In a decision issued [June 19, 2019] in Marchand v. Barnhill et al., No. 533, 2018 (Del. June 19, 2019), the Delaware Supreme Court reversed the dismissal of a stockholder derivative lawsuit against the members of the board of directors and two officers of Blue Bell Creameries USA, Inc.

The lawsuit arose out of a serious food contamination incident in 2015 that resulted in widespread product recalls and was linked to three deaths. The Delaware Supreme Court, applying the “duty to monitor” doctrine enunciated in In re Caremark International, Inc. Derivative Litigation, 698 A.2d 959 (Del. Ch. 1996), and noting the very high hurdle to claims under it, nonetheless ruled that the plaintiff had adequately alleged the requisite bad faith by the members of the Blue Bell board.

Plaintiff did so by using information obtained in a Section 220 books and records demand to show facts supporting their contention that the Company did not have in place “a reasonable board-level system of monitoring and reporting” with respect to food safety, which the Court deemed to be “a compliance issue intrinsically critical to the company’s business.”

After concluding that “food safety was essential and mission critical” to Blue Bell’s business, the Supreme Court ruled that bad faith was adequately pled by alleging “that no board-level system of monitoring or reporting on food safety existed.” The Court thus declined to dismiss a claim that the directors breached their duty of loyalty, potentially exposing directors to non-exculpated (and potentially not indemnifiable) monetary damages.

In light of the Blue Bell decision, boards of directors should review carefully their board processes and procedures to ensure that “reasonable compliance system and protocols” are in place with respect to “safety and legal compliance” and other regulatory and business threats that may pose significant risks for their particular company.

Equally important, boards should document the procedures followed to identify significant risks, including advice from management, counsel and other advisors, as well as the processes and procedures implemented to provide for board reporting and appropriate supervision of these risks, and maintain written records of the implementation of these processes and procedures in practice. The principal basis upon which the Court in Blue Bell found the record to support the complete failure to impose any board-level “system of controls” with respect to food safety was the absence of any written board procedures or documented discussion on the topic, and the lack of any mention of food safety in board minutes in periods before the food contamination outbreak, despite previous food safety issues that allegedly had arisen in previous years, including positive tests for listeria in Company facilities beginning in 2013.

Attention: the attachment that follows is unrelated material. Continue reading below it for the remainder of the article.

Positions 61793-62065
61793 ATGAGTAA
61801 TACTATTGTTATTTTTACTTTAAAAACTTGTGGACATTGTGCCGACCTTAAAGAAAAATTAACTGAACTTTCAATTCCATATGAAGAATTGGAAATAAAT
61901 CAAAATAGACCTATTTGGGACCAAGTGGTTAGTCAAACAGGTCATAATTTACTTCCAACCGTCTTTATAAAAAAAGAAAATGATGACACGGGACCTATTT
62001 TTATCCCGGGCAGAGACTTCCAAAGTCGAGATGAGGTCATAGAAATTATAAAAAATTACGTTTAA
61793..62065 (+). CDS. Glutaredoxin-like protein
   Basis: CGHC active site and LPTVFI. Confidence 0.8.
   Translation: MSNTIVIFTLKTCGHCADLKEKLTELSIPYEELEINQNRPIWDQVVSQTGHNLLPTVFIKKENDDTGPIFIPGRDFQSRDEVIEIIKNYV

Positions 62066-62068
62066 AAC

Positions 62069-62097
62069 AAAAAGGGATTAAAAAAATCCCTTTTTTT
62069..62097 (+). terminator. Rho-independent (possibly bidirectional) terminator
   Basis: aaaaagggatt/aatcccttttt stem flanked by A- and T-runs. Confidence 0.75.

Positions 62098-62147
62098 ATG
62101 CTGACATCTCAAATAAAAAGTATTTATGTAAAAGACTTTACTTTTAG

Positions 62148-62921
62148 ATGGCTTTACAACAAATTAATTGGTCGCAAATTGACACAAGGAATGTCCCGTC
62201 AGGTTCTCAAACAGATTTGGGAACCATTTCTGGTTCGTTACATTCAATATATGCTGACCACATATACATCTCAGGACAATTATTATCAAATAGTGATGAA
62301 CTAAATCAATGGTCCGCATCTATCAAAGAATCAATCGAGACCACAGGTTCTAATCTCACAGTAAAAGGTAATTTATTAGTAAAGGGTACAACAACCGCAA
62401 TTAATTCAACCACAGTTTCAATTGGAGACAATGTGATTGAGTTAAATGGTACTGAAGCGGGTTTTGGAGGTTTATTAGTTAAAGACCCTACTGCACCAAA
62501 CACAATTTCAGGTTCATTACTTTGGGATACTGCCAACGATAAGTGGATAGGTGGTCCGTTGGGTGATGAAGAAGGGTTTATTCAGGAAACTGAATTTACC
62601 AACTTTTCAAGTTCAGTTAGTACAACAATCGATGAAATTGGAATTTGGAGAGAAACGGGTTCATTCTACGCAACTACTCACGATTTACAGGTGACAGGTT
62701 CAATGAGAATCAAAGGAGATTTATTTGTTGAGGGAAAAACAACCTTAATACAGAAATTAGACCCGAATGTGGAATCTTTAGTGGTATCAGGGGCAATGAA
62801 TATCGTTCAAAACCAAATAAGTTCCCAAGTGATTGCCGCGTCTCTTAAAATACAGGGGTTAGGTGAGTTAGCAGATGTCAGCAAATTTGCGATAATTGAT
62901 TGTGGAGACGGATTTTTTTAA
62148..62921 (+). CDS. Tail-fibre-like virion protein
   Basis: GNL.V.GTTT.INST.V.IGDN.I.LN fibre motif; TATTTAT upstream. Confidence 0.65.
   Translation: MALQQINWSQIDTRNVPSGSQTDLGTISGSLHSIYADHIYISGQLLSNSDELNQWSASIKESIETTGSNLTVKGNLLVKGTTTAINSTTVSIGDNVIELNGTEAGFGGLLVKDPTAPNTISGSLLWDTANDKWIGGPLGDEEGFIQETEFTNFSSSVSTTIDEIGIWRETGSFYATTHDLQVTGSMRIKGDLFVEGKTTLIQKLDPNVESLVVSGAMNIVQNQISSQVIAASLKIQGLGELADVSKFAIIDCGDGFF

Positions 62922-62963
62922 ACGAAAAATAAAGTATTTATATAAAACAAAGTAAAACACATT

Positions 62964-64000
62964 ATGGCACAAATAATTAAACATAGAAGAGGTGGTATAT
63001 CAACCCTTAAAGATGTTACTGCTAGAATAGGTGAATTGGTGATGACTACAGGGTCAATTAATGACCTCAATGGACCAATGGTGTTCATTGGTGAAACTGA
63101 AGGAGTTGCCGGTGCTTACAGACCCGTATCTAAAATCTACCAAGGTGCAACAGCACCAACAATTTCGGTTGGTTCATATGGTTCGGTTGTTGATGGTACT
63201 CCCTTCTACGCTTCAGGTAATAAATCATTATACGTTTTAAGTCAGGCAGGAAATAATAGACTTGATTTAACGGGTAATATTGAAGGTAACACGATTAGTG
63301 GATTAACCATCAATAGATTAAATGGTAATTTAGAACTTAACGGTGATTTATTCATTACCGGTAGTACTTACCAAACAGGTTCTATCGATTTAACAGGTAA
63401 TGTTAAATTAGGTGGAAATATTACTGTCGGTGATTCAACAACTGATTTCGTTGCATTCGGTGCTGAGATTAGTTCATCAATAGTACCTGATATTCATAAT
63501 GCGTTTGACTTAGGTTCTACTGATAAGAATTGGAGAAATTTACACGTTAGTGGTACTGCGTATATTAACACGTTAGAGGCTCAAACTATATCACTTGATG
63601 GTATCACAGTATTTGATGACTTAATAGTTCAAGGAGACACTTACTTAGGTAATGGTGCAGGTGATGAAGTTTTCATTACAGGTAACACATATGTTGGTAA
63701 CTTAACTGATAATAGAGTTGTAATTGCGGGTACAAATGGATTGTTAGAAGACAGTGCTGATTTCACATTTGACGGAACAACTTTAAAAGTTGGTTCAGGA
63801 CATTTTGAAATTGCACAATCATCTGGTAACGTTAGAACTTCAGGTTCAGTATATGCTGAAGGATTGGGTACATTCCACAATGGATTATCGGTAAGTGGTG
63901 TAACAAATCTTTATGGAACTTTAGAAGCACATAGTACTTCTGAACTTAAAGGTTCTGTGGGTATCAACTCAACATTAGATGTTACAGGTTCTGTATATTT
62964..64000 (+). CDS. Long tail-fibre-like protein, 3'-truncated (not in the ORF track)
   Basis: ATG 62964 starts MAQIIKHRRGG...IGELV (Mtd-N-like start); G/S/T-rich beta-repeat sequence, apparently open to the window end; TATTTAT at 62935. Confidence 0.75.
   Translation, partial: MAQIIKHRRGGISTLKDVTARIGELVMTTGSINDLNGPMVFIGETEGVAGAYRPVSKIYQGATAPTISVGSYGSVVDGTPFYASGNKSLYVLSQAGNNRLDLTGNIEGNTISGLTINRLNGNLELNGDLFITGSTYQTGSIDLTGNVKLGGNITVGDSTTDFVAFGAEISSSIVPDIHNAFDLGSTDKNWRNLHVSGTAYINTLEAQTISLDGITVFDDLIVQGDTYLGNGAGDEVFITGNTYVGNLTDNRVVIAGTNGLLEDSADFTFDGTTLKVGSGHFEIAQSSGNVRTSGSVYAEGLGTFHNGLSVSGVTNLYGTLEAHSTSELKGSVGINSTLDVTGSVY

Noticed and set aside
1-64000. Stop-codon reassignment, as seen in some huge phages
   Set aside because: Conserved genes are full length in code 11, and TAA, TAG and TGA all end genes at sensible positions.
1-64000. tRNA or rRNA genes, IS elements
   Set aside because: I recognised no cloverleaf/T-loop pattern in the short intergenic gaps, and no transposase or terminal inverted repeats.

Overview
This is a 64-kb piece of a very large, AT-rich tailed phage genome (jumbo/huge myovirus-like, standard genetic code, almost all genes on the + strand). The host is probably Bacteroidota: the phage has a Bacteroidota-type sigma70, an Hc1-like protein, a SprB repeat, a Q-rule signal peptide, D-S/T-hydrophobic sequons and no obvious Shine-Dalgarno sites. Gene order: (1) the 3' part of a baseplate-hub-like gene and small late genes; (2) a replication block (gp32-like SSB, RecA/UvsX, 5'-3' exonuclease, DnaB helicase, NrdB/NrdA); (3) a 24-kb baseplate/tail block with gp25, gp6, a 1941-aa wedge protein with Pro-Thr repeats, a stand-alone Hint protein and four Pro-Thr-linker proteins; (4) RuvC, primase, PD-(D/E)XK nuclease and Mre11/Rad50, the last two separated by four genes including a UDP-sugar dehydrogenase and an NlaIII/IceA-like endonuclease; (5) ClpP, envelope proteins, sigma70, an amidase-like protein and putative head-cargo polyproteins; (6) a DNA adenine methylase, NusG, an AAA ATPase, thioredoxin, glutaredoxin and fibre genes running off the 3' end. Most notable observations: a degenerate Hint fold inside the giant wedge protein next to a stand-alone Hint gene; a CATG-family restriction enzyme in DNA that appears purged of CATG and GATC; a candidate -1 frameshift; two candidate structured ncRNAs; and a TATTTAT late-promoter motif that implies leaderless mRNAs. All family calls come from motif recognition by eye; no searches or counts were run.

The Blue Bell decision makes clear that oversight with respect to these kinds of issues is a board-level responsibility, and goes beyond mere compliance with laws. The Delaware court opined that “the fact that Blue Bell nominally complied with FDA regulations does not imply that the board implemented a system to monitor food safety at the board level.”

“In short,” the Delaware Supreme Court ruled, “to satisfy their duty of loyalty, directors must make a good faith effort to implement an oversight system and then monitor it.” While “routine regulatory requirements, although important, are not typically directed at the board,” companies should ensure that they have written processes and procedures in place for the board to be timely informed about, and to monitor regularly, compliance, safety and business developments that are important to the company, or may be viewed as critical to the company in hindsight. [1]

This decision, while only on a motion to dismiss, illustrates the continued importance of the Caremar kdoctrine as a strand of Delaware law governing the conduct of directors. While the burden for withstanding a motion to dismiss a Caremark claim is high, and the theory remains “possibly the most difficult theory in corporation law upon which a plaintiff might hope to win a judgment,” [2] it can be met. Caremark is an important tool in the Delaware jurisprudential arsenal for enforcing what Delaware courts view as reasonable director conduct, and when applied sends a powerful message because of the potential it creates for personal director liability.

11.jul.19

Harvard Law School Forum on Corporate Governance and Financial Regulation

Brian Frawley, Joseph Frumkin and Krishna Veeraraghavan

https://corpgov.law.harvard.edu/2019/07/11/bad-faith-monitoring-on-food-safety-issues/

3 dead, 3 sick in UK hospital sandwich outbreak

I’ve told these Australian hospitals to stop serving raw sprouts and cold cuts to immunocompromised people.

They just call me crazy.

Three hospital patients in the UK have died in an outbreak of listeria linked to pre-packed sandwiches.

Public Health England (PHE) said the victims were among six patients affected in England and the deaths occurred in Manchester and Liverpool.

Two of the victims were at Manchester Royal Infirmary, with the other a patient at Aintree Hospital.

Sandwiches and salads from The Good Food Chain linked to the outbreak have been withdrawn and production ceased.

PHE said the products were withdrawn from hospitals when the links to the infections were first identified.

PHE said The Good Food Chain had been supplied with meat produced by North Country Cooked Meats which subsequently produced a positive test result for the outbreak strain of listeria.

This business and North Country Quality Foods, who it distributes through, have also voluntarily ceased production.

A spokesman for The Good Food Chain Ltd said the company’s production facility in Stone, Staffordshire, was “cross contaminated by an ingredient from one of its approved meat suppliers”.